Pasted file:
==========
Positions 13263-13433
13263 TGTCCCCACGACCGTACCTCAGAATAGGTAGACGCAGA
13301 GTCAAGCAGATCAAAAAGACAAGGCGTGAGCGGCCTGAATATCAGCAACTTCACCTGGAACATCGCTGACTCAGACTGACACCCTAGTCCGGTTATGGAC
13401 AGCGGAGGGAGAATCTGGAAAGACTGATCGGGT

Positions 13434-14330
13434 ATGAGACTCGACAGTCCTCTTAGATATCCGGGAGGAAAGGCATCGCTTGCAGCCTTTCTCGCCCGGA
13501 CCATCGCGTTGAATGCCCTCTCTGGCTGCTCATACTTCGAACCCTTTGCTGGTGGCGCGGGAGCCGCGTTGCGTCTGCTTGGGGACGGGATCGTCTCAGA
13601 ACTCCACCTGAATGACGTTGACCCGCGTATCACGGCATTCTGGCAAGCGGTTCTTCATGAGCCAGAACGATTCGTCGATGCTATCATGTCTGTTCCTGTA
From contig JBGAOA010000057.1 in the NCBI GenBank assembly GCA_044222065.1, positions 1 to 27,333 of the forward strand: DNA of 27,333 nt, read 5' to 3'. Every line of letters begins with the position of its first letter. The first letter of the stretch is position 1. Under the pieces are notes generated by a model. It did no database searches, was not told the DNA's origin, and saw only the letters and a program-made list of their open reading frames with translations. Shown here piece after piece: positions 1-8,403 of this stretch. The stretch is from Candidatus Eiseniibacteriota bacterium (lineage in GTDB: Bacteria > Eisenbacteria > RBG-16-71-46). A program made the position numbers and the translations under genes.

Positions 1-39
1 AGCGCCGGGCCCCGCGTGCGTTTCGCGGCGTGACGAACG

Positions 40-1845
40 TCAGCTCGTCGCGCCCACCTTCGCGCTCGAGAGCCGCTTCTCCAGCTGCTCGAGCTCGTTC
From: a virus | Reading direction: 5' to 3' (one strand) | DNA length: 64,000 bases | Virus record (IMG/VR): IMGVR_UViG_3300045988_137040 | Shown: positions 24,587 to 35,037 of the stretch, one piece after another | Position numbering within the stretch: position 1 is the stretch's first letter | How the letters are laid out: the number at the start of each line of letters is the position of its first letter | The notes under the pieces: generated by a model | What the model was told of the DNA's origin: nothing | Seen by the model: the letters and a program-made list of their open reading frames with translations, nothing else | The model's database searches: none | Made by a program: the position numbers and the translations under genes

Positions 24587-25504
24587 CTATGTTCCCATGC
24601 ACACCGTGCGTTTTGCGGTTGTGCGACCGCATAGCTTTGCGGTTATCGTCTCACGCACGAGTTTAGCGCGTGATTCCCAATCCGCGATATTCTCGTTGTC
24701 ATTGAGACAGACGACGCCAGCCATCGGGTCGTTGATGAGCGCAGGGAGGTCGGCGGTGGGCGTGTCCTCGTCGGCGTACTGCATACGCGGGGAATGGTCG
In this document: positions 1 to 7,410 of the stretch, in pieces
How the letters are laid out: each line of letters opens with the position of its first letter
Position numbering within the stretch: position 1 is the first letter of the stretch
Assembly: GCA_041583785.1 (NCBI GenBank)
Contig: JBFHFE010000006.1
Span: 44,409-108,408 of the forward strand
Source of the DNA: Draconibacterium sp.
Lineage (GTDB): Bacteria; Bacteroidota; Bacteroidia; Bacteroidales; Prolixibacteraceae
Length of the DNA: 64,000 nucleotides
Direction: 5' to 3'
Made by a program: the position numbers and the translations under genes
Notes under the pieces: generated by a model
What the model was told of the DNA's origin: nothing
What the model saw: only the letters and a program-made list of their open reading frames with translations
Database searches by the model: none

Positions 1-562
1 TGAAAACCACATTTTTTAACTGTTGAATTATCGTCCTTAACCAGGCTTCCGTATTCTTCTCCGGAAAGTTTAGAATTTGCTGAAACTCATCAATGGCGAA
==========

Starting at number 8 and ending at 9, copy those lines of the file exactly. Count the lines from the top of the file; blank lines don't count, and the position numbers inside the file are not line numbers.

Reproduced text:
13601 ACTCCACCTGAATGACGTTGACCCGCGTATCACGGCATTCTGGCAAGCGGTTCTTCATGAGCCAGAACGATTCGTCGATGCTATCATGTCTGTTCCTGTA
From contig JBGAOA010000057.1 in the NCBI GenBank assembly GCA_044222065.1, positions 1 to 27,333 of the forward strand: DNA of 27,333 nt, read 5' to 3'. Every line of letters begins with the position of its first letter. The first letter of the stretch is position 1. Under the pieces are notes generated by a model. It did no database searches, was not told the DNA's origin, and saw only the letters and a program-made list of their open reading frames with translations. Shown here piece after piece: positions 1-8,403 of this stretch. The stretch is from Candidatus Eiseniibacteriota bacterium (lineage in GTDB: Bacteria > Eisenbacteria > RBG-16-71-46). A program made the position numbers and the translations under genes.